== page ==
How to Paint Wood Furniture With an Aged Look
See how to strip paint off an old chair and then repaint it with an aged-patina look.
The first step in aging a modern piece of furniture is to soften the look of the new wood. Use #120-grade sandpaper to blunt the edges and slightly round any sharp corners. A palm sander or sanding block will speed the process. Use sandpaper to mimic the signs of wear on areas such as the tops of doors and around knobs or other hardware. After sanding, wipe off any dust with a tack cloth.
When distressing a piece of furniture, strive for a look that’s consistent with the damage that might have occurred to a real antique. Nicks, dents and insect damage are all natural signs of aging that can be reproduced with some household items and simple tools.
To imitate a cluster of termite holes, draw a pattern near the edge or end of a board using a felt-tip pen. Then use a drill with a 1/8” bit to create holes, varying the angle of the holes slightly for a more natural look. Sand the holes lightly to remove any wood burrs.
Use the edge or rough bottom of a heavy household object such as a flowerpot or cooking pan to create dents or scuffs in the wood surface. Use more than one object so that the marks don’t look too uniform. Accidental scratches can be imitated by dragging keys or household tools such as pliers or a screwdriver across the wood.
A faux water-ring can be created by spraying black paint on the bottom of a can, then using part of the can’s lip to make an imprint on the wood. It’s best to practice this technique on a piece of scrap wood before using it on furniture. Other techniques for simulating age marks include using a toothbrush dipped in ink to create “flyspecks,” spilling ink to create an ink stain and leaving a burning cigarette on a tabletop to create a burn mark.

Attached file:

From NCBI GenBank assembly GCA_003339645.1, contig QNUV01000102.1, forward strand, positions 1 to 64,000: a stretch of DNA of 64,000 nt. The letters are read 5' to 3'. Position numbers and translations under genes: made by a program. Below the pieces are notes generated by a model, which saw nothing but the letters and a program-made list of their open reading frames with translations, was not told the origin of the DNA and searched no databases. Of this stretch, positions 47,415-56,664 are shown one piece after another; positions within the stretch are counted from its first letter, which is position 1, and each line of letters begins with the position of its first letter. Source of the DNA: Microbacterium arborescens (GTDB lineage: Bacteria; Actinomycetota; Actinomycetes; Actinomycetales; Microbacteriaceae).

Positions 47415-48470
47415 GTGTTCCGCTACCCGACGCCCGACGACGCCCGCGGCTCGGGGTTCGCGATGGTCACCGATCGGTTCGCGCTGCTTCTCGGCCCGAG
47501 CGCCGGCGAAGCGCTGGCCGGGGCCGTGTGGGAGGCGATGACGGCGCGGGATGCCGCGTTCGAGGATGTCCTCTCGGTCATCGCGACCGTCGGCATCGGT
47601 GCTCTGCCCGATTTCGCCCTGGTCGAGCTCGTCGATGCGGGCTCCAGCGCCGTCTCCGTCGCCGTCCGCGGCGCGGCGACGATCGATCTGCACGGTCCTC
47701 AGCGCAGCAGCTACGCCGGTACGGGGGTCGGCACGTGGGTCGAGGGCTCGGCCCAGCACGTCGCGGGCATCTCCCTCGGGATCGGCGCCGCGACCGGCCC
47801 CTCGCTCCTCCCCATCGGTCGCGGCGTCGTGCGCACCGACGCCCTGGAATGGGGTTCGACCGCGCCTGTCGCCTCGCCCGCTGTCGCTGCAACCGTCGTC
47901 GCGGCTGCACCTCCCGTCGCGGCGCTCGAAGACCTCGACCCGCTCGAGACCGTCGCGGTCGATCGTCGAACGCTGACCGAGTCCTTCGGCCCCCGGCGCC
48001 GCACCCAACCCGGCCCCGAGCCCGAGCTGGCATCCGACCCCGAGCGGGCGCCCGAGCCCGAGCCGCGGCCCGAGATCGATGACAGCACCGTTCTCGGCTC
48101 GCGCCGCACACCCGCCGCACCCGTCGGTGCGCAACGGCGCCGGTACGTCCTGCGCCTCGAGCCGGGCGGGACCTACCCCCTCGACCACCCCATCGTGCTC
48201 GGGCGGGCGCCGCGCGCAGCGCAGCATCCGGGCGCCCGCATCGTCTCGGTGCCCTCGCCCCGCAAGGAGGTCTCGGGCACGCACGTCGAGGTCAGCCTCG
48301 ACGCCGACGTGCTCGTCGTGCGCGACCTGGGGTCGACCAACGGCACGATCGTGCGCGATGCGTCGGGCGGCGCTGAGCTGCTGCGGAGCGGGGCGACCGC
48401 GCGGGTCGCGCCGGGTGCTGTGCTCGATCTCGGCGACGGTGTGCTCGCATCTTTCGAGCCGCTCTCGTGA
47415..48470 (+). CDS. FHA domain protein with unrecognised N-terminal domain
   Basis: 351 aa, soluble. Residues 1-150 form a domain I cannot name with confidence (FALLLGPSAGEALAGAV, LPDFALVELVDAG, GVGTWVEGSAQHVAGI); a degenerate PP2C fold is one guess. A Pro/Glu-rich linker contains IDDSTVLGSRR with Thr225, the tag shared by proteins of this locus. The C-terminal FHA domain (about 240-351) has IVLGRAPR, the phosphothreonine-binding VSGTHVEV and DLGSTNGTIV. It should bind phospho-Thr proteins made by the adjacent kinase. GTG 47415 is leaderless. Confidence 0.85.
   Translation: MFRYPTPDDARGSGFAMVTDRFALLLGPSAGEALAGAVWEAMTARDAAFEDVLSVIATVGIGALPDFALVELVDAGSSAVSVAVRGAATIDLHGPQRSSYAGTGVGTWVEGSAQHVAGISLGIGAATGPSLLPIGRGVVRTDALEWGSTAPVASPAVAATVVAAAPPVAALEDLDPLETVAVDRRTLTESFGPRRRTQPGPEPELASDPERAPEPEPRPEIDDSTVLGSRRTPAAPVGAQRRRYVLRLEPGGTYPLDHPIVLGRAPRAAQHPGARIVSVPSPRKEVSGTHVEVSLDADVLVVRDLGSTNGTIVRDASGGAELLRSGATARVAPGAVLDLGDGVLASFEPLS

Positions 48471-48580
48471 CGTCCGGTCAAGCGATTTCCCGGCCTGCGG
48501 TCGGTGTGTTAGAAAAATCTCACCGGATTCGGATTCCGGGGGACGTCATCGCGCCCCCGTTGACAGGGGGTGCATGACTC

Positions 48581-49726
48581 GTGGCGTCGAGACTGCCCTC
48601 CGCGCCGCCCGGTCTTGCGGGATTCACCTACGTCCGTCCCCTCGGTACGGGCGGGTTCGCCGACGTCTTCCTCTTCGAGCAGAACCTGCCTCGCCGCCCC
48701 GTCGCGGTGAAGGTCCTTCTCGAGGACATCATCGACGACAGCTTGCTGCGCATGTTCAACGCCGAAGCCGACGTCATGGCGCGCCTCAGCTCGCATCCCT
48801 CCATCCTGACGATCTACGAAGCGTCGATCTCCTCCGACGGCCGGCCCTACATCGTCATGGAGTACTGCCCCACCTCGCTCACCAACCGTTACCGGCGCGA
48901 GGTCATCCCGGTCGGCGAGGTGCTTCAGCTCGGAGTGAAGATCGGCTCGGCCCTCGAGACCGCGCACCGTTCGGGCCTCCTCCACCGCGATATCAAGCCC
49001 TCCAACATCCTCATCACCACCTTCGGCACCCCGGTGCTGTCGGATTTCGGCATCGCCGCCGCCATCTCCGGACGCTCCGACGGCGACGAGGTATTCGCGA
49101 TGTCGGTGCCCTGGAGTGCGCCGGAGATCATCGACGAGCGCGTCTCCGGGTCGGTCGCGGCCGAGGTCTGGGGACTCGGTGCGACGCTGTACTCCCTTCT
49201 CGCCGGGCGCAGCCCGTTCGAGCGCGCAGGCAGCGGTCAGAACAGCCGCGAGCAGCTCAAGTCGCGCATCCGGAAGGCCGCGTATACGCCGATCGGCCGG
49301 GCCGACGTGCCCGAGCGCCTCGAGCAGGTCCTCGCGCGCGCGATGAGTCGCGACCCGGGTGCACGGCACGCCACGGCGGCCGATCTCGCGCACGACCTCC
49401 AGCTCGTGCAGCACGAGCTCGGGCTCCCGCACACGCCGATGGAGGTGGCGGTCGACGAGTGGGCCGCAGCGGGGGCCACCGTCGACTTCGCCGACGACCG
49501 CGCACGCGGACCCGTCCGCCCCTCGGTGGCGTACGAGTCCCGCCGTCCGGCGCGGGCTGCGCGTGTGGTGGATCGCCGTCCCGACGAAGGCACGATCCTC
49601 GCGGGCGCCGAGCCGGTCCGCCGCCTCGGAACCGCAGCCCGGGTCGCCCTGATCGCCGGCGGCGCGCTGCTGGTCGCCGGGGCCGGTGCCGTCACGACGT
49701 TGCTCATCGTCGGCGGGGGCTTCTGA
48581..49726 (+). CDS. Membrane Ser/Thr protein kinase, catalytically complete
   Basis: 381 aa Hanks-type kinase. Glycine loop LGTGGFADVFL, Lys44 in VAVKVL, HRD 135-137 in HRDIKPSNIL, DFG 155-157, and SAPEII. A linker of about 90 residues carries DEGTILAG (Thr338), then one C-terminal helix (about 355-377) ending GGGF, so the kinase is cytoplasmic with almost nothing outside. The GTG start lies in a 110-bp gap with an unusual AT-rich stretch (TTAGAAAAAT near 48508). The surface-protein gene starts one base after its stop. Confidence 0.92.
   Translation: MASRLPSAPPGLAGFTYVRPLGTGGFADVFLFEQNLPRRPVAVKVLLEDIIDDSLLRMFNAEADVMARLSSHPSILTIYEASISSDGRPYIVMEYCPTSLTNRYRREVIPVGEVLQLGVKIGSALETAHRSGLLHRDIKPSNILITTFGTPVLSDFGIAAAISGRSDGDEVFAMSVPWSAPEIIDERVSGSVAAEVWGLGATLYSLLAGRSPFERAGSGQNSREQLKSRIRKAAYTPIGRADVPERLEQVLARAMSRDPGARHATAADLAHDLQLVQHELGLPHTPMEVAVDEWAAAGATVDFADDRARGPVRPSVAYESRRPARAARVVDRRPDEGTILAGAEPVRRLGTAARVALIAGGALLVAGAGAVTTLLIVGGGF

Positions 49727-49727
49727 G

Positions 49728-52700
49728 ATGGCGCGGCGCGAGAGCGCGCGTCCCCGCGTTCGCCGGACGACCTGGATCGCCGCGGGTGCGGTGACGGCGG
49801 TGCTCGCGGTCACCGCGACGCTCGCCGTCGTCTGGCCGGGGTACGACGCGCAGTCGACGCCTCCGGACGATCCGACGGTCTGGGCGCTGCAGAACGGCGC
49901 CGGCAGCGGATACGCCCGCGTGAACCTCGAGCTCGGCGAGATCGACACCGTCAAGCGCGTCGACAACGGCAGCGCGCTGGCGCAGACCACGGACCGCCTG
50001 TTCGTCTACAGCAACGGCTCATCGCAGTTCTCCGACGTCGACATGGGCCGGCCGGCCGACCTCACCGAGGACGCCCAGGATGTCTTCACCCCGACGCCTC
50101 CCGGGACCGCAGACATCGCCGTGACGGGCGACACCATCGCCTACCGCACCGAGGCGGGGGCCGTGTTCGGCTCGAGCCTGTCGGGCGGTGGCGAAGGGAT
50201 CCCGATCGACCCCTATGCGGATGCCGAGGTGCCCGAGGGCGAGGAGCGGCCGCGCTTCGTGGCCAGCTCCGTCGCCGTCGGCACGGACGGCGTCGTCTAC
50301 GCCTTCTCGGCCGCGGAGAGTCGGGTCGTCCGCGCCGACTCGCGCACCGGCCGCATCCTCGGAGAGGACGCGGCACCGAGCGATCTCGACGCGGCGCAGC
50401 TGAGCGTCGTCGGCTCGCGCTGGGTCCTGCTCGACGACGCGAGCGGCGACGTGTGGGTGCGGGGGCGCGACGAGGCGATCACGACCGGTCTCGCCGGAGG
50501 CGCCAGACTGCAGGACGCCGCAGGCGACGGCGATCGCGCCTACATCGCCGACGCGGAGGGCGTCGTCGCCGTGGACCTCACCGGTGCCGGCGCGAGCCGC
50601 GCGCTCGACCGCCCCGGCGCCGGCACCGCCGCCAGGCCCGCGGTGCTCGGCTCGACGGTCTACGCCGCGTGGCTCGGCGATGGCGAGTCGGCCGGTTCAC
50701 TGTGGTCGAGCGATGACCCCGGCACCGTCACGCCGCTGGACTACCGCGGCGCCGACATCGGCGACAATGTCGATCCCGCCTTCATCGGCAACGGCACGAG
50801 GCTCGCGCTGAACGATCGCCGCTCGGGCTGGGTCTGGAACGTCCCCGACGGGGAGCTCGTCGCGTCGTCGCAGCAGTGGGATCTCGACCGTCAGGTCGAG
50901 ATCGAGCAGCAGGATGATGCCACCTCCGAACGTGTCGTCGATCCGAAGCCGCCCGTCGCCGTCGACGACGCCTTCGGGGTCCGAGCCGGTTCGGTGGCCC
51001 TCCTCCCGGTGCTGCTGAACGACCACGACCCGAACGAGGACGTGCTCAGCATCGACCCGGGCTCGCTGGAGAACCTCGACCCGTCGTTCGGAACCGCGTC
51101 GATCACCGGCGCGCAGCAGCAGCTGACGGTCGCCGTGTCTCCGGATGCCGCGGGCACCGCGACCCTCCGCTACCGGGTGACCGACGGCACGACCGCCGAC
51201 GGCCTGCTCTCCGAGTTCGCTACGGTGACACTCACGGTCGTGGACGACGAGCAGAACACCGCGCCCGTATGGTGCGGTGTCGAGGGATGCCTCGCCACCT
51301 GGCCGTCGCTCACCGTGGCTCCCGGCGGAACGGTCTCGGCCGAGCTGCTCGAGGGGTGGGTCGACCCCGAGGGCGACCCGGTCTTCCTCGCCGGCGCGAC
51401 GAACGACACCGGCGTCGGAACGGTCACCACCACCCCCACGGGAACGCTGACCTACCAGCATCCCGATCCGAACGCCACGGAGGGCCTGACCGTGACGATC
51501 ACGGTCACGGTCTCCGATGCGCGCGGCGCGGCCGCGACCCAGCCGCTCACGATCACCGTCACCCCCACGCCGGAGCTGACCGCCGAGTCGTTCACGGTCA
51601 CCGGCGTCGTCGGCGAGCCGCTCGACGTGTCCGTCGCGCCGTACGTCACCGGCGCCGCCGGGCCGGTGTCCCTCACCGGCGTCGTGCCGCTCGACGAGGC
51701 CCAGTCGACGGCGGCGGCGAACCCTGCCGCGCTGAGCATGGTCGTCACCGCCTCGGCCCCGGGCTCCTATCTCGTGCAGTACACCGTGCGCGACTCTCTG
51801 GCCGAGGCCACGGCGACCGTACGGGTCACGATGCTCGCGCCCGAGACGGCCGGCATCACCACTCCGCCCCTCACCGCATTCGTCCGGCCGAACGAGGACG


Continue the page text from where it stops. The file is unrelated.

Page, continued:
The scratches and dents will show up better once a stain has been applied to the wood. To create a golden patina look -- the mellowed appearance that comes from age and exposure to the sun -- use a light stain such as golden oak or golden pecan.
After wiping off any dust with a tack cloth and stirring the stain thoroughly, apply stain using a staining pad or soft cloth. Wait about three minutes, then wipe off the excess stain with a soft cloth. Allow the stain to dry overnight.
A tung-oil finish provides protection for the wood while allowing it to retain an antique look -- unlike the glossy finish of a varnish. Once the stain has dried completely, rub tung oil into the wood, and let it dry overnight.
For a final touch, rub a coat of paste wax into the wood with extra-fine steel wool. After about five minutes, when the wax has begun to harden, buff the finish to a satin sheen with a soft cloth. Paste wax in combination with tung oil will give the wood a look and feel similar to that of a real antique.
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